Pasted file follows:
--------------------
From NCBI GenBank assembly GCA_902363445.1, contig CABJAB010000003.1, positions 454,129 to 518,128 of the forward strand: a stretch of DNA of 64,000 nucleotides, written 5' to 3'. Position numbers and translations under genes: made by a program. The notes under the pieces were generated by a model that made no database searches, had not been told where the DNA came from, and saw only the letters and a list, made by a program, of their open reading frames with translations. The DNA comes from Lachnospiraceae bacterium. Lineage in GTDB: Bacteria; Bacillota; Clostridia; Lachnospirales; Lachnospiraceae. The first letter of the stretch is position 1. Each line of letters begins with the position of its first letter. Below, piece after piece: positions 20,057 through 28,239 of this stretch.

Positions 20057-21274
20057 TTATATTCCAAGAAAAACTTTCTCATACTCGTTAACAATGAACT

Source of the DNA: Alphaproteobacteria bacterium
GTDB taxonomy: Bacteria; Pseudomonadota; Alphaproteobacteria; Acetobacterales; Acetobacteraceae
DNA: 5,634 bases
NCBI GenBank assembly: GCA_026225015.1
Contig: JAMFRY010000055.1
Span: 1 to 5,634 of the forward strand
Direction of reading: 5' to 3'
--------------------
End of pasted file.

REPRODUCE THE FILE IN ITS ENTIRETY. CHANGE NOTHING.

From NCBI GenBank assembly GCA_902363445.1, contig CABJAB010000003.1, positions 454,129 to 518,128 of the forward strand: a stretch of DNA of 64,000 nucleotides, written 5' to 3'. Position numbers and translations under genes: made by a program. The notes under the pieces were generated by a model that made no database searches, had not been told where the DNA came from, and saw only the letters and a list, made by a program, of their open reading frames with translations. The DNA comes from Lachnospiraceae bacterium. Lineage in GTDB: Bacteria; Bacillota; Clostridia; Lachnospirales; Lachnospiraceae. The first letter of the stretch is position 1. Each line of letters begins with the position of its first letter. Below, piece after piece: positions 20,057 through 28,239 of this stretch.

Positions 20057-21274
20057 TTATATTCCAAGAAAAACTTTCTCATACTCGTTAACAATGAACT

Source of the DNA: Alphaproteobacteria bacterium
GTDB taxonomy: Bacteria; Pseudomonadota; Alphaproteobacteria; Acetobacterales; Acetobacteraceae
DNA: 5,634 bases
NCBI GenBank assembly: GCA_026225015.1
Contig: JAMFRY010000055.1
Span: 1 to 5,634 of the forward strand
Direction of reading: 5' to 3'